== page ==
To use an IQOS, you push a flavored packet of tobacco called a heatstick into the mouth of a tubular, pipelike holder, which is a bit smaller than a kazoo. When you press a button on the holder, it heats up a metal blade inside, which cooks the tobacco to roughly a third of the temperature of a traditional cigarette. Then you puff away. The tobacco is warmed without combusting, so it doesn’t release any fire, smoke, or ash. This, in theory, makes it healthier to inhale when using heat-not-burn gadgets than when smoking, for instance, a run-of-the-mill Parliament.
In between heatsticks, you holster the cyberpipe in a mobile charger, a smooth, palm-size contraption that calls to mind a cigarette pack mated with a smartphone and designed by Apple’s Jony Ive.
But whereas pizzamaking remains high-touch and traditional, pizza marketing is anything but. There, Domino’s Pizza Inc. has decided that modern works better than authentic, and fun is best of all. For the past five years, the company has been emphasizing all the ways you can order pizza with minimal human and maximal digital contact. It’s introduced more ordering methods—Facebook, Twitter, Twitter with emojis, Apple Watch, voice-activated, “zero click,” wedding registry —than new items on its menu. Customers can track their pizzas online, starting as they’re being made, and in San Diego (for now; likely nationwide soon) they can track their drivers. If an Australian wants to pick up her order, a GPS system can monitor her approach so the pizza is hot on arrival.
Domino’s has spent millions to trick out a fleet featuring “the ultimate pizza delivery vehicle”—the DXP, a Chevrolet Spark subcompact with special side doors and warming ovens. An independent franchisee in New Zealand is testing delivery by drone and robot. In 2015, for the first time, more than half of Domino’s orders were placed online, and half of those came via mobile.
Libratus defeated its four human opponents with an average daily win of $206,061 and a grand total win on a hefty $1,766,250 in virtual funds.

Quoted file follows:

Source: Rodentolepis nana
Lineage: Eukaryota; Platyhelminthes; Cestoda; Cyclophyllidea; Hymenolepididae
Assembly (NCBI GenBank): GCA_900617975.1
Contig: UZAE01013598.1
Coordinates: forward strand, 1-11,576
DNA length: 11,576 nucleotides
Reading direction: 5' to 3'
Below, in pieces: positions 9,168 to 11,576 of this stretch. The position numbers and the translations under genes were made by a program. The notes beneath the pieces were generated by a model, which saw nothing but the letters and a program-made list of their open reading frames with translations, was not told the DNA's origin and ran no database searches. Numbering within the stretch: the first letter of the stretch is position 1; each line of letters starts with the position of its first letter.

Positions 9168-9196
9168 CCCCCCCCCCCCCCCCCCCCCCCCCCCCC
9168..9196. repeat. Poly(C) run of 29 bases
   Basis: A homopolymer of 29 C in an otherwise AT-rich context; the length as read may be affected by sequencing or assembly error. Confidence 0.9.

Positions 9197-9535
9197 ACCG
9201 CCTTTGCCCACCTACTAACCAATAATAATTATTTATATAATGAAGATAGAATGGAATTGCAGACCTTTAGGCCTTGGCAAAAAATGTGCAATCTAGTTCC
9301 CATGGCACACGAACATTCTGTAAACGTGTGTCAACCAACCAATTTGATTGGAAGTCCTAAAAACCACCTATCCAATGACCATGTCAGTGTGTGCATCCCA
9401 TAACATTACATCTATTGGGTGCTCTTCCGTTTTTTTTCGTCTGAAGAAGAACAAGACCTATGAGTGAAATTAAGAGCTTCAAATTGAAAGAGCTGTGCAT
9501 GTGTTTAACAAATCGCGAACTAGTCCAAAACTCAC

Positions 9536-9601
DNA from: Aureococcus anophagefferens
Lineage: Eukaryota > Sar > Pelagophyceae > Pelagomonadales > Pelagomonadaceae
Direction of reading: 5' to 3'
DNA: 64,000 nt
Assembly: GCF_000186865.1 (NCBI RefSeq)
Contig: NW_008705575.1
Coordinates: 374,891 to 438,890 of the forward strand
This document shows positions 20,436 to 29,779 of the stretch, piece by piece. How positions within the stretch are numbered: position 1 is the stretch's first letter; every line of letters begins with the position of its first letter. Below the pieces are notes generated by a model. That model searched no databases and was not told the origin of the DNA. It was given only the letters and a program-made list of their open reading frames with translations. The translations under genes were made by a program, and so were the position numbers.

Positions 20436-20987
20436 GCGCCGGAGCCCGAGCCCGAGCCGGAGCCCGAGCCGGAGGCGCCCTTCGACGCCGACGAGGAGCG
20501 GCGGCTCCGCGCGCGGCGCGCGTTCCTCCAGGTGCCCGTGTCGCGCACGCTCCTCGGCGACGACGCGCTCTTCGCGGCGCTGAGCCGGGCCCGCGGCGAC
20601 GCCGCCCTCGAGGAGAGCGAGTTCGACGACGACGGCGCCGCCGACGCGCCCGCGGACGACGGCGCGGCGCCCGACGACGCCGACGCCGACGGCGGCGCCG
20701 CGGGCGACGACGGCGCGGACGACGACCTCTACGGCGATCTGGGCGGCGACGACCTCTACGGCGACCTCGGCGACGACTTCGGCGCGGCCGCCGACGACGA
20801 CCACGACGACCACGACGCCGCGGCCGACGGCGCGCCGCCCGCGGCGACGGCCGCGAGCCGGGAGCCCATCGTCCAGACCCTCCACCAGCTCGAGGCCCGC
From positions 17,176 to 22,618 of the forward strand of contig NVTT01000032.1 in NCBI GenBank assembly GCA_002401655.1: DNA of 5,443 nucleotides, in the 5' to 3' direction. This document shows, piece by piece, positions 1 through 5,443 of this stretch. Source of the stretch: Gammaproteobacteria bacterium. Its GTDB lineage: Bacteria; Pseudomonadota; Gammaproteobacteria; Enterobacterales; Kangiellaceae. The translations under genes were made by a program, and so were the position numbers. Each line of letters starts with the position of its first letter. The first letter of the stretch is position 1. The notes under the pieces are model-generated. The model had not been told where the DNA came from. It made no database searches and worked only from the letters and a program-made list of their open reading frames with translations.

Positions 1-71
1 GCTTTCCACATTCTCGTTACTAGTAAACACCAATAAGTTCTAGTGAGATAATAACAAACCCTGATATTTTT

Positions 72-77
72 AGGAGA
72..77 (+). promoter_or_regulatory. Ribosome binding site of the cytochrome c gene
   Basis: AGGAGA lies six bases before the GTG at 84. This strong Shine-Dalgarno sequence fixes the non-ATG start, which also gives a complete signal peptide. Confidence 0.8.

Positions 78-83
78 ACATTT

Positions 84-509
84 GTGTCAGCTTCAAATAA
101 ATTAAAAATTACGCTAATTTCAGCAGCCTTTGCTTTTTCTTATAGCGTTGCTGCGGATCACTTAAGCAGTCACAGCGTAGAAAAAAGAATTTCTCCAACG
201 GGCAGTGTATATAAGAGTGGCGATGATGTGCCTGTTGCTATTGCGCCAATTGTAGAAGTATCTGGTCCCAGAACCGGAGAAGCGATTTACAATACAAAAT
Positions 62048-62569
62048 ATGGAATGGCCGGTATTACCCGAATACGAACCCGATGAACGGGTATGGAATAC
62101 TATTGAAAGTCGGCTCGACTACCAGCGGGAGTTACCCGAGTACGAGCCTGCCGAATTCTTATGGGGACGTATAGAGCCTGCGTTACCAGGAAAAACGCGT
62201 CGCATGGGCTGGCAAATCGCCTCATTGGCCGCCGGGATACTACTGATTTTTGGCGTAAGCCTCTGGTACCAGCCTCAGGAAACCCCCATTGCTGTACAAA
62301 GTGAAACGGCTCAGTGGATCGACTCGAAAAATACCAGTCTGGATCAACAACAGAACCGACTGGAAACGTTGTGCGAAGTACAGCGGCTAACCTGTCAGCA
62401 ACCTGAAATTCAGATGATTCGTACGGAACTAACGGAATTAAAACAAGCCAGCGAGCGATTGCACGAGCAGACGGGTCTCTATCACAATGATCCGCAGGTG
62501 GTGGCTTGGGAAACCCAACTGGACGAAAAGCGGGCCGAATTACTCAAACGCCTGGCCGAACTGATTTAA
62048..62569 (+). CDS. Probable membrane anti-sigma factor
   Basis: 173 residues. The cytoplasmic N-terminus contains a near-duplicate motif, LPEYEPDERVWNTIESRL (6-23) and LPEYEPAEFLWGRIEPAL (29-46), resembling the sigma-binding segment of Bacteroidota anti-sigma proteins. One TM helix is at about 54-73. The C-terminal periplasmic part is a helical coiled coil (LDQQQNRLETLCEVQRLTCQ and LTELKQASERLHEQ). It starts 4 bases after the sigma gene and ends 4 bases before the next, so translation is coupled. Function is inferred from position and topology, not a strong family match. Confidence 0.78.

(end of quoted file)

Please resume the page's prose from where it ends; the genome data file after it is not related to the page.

But don’t let Libratus scare you — it was only created to play Heads-Up, No-Limit Texas Hold’em poker. It’s the brainchild of Professor Tuomas Sandholm and Ph.D. student Noam Brown from Carnegie Mellon University’s School of Computer Science and uses the Bridges computer at the Pittsburgh Supercomputing Center for its computation needs. It doesn’t rely on the experience of expert human players but instead, consists of algorithms that create a strategy based on an analysis of the rules and the opponents.
It’s probably the first time you’ve seen 300 drones flying in formation, but it’s almost certainly not the last. The technology underpinning the Intel Shooting Star drone system is fascinating in and of itself, but its potential applications are even more so. The same drones that accompanied Lady Gaga will one day revolutionize search-and-rescue, agriculture, halftime shows, and more.
Of all the tech innovationscoming out of McDonald's, we never would have expected the humble drinking straw needed a redesign. But that's exactly what a team of robotic and aerospace engineers did as part of a marketing push for the burger chain's new Chocolate Shamrock Shake.
For those who aren't familiar: the new menu item is a layered fifty-fifty combination of McDonald's standard chocolate milkshake with the minty seasonal favorite on top.